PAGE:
Carrie Steckl earned her Ph.D. in Counseling Psychology with a Minor in Gerontology from Indiana University – Bloomington in 2001.
She has spent over
Are you plucky?
No, I’m not likening you to a poultry variety. I’m asking if you bounce back from stressful events with strength and grace.
That’s right – a group of researchers from the University of California at San Diego has defined plucky as “high mental resiliency, or one’s ability to recover from tragedies such as a major illness, job loss or death of a spouse.”
Not only does being plucky help you cope with life’s challenges; apparently, it also increases your chances of being more compassionate toward others.
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In their study, the researchers were interested in identifying what characteristics were associated with compassion, which they defined as broader than empathy. While empathy entails understanding another person’s suffering, compassion encompasses a desire to reduce that person’s suffering. Compassion requires empathy, but empathy doesn’t always lead to compassion.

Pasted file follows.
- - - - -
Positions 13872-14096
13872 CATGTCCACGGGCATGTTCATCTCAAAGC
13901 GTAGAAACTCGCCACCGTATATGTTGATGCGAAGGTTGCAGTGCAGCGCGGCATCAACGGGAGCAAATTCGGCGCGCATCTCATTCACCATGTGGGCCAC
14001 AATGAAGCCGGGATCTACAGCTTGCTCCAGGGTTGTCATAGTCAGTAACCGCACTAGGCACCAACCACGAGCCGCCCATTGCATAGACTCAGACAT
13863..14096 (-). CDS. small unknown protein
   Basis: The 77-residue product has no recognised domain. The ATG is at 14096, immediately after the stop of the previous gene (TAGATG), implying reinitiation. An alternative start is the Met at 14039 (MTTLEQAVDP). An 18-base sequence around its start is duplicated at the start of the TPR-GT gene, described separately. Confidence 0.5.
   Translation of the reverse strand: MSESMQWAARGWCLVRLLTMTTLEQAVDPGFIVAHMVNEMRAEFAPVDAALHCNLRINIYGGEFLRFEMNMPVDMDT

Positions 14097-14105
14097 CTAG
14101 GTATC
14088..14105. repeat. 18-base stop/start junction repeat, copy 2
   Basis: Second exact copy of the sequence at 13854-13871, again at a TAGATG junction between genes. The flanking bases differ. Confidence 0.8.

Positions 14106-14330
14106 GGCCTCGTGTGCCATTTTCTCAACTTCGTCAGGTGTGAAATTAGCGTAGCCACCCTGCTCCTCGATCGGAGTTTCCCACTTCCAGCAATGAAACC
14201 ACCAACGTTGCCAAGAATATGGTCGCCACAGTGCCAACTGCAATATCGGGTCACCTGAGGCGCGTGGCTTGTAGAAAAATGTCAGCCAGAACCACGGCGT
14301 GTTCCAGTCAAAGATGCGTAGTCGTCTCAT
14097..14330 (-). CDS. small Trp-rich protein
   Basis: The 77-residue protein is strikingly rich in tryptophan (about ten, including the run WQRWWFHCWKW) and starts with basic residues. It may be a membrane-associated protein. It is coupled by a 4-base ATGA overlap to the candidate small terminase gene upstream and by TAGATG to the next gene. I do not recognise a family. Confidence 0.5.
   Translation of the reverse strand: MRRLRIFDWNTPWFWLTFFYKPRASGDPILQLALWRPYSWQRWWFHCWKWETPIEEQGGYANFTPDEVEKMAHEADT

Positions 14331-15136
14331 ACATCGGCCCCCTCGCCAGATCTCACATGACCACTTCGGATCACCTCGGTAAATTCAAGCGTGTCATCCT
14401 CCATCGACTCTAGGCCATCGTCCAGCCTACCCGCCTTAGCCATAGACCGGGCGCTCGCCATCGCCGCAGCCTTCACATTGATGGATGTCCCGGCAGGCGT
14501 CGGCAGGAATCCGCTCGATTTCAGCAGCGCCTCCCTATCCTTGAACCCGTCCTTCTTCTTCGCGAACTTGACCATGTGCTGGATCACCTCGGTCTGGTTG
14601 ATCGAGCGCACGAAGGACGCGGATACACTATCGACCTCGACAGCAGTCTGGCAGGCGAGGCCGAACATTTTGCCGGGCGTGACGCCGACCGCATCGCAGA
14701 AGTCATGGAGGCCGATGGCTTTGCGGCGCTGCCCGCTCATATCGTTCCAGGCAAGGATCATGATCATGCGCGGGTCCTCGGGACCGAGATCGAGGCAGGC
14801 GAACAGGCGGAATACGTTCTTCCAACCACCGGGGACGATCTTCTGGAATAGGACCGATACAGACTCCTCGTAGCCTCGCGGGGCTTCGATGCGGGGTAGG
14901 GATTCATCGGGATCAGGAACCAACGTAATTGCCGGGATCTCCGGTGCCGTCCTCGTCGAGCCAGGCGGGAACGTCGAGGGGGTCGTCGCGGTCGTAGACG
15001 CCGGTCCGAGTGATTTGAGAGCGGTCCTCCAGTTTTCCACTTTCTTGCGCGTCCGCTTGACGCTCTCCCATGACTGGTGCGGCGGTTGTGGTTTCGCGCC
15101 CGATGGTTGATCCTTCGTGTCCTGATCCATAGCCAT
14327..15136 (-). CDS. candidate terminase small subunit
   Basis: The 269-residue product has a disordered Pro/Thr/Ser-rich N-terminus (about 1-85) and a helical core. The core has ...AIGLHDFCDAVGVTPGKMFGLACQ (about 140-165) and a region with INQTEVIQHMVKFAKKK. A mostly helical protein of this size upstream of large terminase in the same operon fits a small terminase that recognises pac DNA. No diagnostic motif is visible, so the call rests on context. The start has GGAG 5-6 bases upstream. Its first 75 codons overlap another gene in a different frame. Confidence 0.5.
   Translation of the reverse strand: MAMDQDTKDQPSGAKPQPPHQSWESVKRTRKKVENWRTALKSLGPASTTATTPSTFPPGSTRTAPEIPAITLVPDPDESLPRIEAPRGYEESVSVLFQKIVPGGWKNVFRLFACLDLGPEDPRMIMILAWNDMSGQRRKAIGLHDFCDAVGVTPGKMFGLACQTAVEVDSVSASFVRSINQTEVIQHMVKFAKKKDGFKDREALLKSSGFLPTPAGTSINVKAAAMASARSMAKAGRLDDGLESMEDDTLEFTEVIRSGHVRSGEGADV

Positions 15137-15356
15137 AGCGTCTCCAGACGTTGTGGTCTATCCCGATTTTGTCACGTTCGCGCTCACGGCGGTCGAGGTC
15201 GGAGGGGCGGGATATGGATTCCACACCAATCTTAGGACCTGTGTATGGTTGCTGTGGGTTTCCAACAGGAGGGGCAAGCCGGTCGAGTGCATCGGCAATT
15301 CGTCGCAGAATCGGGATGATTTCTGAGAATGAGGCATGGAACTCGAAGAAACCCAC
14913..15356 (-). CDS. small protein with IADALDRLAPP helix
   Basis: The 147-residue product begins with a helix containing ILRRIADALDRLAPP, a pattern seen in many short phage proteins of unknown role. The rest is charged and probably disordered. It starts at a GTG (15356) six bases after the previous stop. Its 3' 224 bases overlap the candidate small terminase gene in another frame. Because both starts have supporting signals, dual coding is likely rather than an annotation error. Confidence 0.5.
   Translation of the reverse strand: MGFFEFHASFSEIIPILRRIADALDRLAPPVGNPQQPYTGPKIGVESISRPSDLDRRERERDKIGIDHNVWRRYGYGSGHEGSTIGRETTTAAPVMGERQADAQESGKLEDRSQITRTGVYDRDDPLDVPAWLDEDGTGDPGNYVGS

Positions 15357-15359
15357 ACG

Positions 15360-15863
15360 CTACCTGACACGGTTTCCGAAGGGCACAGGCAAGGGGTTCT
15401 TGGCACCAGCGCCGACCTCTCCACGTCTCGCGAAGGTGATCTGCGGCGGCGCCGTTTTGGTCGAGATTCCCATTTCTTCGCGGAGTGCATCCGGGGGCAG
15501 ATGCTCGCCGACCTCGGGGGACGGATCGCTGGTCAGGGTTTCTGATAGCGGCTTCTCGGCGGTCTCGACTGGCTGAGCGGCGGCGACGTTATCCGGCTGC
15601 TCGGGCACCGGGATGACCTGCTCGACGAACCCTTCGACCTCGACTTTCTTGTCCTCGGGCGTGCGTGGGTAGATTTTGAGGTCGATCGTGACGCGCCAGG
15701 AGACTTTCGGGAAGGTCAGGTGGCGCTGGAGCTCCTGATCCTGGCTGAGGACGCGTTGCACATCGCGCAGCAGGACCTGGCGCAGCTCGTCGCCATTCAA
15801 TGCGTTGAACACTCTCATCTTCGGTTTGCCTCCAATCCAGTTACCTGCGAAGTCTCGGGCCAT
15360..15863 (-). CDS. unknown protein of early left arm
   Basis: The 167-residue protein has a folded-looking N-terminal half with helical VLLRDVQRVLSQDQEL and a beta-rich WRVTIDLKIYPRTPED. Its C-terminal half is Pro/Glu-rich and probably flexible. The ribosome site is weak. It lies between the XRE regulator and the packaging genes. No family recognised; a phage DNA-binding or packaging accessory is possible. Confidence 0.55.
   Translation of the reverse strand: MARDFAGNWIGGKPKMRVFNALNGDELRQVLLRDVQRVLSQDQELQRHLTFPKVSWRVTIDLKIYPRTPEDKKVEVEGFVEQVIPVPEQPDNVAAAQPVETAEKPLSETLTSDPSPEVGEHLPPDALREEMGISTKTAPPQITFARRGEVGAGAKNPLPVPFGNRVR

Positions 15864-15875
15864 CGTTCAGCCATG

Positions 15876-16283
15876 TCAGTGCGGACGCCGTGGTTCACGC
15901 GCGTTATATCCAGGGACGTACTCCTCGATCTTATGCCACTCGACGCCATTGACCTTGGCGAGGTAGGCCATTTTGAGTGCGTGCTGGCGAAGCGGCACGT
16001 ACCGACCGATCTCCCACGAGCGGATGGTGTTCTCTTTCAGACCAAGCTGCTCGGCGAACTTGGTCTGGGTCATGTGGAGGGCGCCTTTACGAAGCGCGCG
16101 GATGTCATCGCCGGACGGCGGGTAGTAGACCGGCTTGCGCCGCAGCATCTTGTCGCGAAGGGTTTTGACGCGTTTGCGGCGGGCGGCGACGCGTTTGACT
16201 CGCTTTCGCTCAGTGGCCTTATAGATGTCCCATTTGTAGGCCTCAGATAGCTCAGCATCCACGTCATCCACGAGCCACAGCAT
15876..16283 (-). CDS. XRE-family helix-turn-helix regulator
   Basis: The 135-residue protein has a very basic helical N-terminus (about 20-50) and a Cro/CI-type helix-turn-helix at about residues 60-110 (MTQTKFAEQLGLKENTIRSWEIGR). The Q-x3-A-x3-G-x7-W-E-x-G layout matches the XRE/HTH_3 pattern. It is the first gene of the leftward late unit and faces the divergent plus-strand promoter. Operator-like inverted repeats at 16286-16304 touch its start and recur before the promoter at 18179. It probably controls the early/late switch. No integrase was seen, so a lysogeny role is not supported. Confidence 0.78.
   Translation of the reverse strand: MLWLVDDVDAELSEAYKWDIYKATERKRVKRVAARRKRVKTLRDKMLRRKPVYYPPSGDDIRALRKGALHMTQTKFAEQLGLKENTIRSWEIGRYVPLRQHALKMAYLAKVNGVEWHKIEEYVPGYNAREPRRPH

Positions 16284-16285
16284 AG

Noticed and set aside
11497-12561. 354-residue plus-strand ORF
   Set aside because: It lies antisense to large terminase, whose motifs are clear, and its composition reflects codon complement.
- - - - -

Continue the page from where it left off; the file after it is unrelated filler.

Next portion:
The researchers sent surveys to 1,006 adults between the ages of 50 and 99 living in San Diego County. Here are a few things the survey results revealed:
- Women were more likely to be compassionate than men.
- Those who had suffered a recent loss tended to be more compassionate.
- “Pluckiness” was associated with more compassionate behavior.
- Age did not affect the likelihood of being compassionate, but life expectancy did. For example, widows who expected to live decades after the death of a spouse tended to be more compassionate than those with shorter life expectancies.
- Unmarried people reported higher levels of compassion than those who were married or partnered.
- Neither income nor race impacted level of compassion, though a more diverse sample may have produced different results.
- The more tragic their losses were, the more likely people said they were compassionate.
- Those with large families tended to be more compassionate and less judgmental.
The researchers also noted that participants said compassion not only helps the receiver – it helps the giver too. Indeed, studies have shown that being compassionate is associated with better physical and emotional health, reduces isolation and loneliness, and generally improves quality of life.
What are your reactions to this study? Do you fit the profile of a compassionate person, or do you need to work on your pluckiness?
Mann, L. (May 21, 2014). Study: Plucky females most compassionate: Recent loss increases urge to help others. Chicago Tribune (Online Kindle edition).
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